Two more interesting developments that were announced at the Euroscience Open Forum (ESOF) in Dublin are the publication of a peer review guide for young researchers and the launch of a global umbrella organization for research staff associations.
Produced by Sense About Science’s Voice of Young Science (VoYS) network, Peer review: The nuts and bolts explains the peer review process, offers tips to new reviewers, and discusses the advantages and limitations of peer review. On the same day of the ESOF session, VoYS released an open letter to Sir Alan Langlands, Chief Executive of the Higher Education Funding Council of England, advocating recognition of peer review activities within the Research Excellence Framework (REF). The REF is a new system in the United Kingdom that is intended to replace the Research Assessment Exercise (RAE) in the evaluation of U.K. higher education institutions.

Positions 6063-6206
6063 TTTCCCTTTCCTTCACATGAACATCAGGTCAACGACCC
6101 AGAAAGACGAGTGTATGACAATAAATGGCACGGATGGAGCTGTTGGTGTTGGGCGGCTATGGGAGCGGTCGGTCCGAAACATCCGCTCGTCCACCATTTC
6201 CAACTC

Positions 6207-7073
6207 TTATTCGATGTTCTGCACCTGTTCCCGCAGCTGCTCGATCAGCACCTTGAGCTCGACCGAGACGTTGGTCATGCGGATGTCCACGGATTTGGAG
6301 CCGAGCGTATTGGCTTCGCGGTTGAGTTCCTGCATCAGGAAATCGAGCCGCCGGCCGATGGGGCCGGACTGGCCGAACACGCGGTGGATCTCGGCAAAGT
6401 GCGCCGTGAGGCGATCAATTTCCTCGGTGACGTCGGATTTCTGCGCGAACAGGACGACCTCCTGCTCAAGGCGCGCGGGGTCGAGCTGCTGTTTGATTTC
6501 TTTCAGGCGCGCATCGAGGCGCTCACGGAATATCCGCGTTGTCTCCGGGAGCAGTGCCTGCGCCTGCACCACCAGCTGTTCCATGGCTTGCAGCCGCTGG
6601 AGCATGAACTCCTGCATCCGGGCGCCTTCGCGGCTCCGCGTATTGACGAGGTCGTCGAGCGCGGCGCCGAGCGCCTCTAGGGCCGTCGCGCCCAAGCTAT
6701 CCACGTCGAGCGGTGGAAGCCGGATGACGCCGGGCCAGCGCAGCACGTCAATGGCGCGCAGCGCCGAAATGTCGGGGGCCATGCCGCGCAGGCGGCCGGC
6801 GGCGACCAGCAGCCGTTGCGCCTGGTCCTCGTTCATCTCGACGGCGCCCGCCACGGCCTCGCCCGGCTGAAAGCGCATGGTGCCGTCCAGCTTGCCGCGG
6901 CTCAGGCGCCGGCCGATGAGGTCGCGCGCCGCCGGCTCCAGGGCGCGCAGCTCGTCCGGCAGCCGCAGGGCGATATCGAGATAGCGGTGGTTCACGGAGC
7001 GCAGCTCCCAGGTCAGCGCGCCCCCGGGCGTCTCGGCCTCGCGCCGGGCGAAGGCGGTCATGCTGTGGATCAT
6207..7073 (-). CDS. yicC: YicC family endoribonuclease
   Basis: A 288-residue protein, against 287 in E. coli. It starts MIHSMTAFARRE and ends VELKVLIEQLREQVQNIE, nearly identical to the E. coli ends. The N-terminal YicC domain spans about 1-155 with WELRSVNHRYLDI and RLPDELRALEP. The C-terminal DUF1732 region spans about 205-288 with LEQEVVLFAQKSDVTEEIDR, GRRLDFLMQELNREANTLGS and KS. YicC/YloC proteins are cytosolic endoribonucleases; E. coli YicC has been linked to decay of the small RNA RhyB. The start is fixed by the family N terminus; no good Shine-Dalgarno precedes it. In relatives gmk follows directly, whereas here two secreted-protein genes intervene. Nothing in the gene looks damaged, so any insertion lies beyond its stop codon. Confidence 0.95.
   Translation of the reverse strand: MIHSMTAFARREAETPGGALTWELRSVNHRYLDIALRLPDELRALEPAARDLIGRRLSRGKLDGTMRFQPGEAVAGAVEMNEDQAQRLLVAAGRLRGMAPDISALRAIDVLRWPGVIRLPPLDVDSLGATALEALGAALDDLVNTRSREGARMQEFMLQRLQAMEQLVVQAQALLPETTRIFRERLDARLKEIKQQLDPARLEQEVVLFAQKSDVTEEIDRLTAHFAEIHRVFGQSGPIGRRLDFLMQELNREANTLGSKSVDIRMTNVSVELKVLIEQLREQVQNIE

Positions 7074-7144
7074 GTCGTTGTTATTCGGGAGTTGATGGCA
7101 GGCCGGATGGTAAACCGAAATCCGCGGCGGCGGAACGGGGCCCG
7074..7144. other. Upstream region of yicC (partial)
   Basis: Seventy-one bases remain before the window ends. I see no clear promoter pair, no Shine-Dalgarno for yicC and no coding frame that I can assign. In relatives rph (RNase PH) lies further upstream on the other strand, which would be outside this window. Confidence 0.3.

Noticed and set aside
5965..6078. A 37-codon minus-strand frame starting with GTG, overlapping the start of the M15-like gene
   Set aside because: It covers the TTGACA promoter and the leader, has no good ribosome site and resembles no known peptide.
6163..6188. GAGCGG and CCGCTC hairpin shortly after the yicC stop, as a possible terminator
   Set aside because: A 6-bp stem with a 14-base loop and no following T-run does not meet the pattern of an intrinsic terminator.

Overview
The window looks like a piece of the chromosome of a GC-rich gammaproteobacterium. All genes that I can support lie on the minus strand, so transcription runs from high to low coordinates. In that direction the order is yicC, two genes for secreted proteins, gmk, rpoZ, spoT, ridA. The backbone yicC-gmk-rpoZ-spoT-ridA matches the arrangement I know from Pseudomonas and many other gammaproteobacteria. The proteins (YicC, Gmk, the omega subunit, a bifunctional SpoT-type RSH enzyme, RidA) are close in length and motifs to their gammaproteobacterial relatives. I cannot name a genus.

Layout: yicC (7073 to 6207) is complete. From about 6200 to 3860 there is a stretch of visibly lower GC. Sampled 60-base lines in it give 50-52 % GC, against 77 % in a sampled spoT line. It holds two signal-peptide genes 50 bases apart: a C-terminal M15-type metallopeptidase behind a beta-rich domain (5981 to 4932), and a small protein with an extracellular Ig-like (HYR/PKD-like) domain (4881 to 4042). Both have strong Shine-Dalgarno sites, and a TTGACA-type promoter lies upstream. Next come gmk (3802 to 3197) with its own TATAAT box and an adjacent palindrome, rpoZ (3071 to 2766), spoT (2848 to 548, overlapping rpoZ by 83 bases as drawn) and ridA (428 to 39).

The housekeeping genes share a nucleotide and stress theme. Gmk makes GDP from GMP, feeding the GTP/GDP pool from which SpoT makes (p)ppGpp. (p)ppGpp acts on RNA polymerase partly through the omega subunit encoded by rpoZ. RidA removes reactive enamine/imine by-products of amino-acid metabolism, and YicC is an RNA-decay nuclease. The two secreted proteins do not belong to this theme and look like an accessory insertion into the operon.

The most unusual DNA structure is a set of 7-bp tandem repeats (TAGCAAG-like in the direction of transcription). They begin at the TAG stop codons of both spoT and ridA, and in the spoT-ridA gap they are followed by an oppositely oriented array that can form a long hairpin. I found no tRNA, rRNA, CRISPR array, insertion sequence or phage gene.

“Recognising reviewing as part of the REF would ensure that it is prioritised and safeguarded by university departments in the longer term so that these activities will continue to be a significant part of the contribution we make to scholarly publishing throughout our lives. More immediately it will ensure that reviewing is approached professionally and seriously, enabling senior researchers to spend time mentoring early career researchers like ourselves in these activities,” the young researchers argued in the open letter.
The second development at ESOF was the announcement on Sunday of the launch of the International Consortium of Research Staff Associations (ICoRSA). ICoRSA “serves to nurture communities of researchers and provides a global voice for research staff and postdoctoral scholars.” So far, the consortium has 16 members, 9 of them young researchers associations from around the world.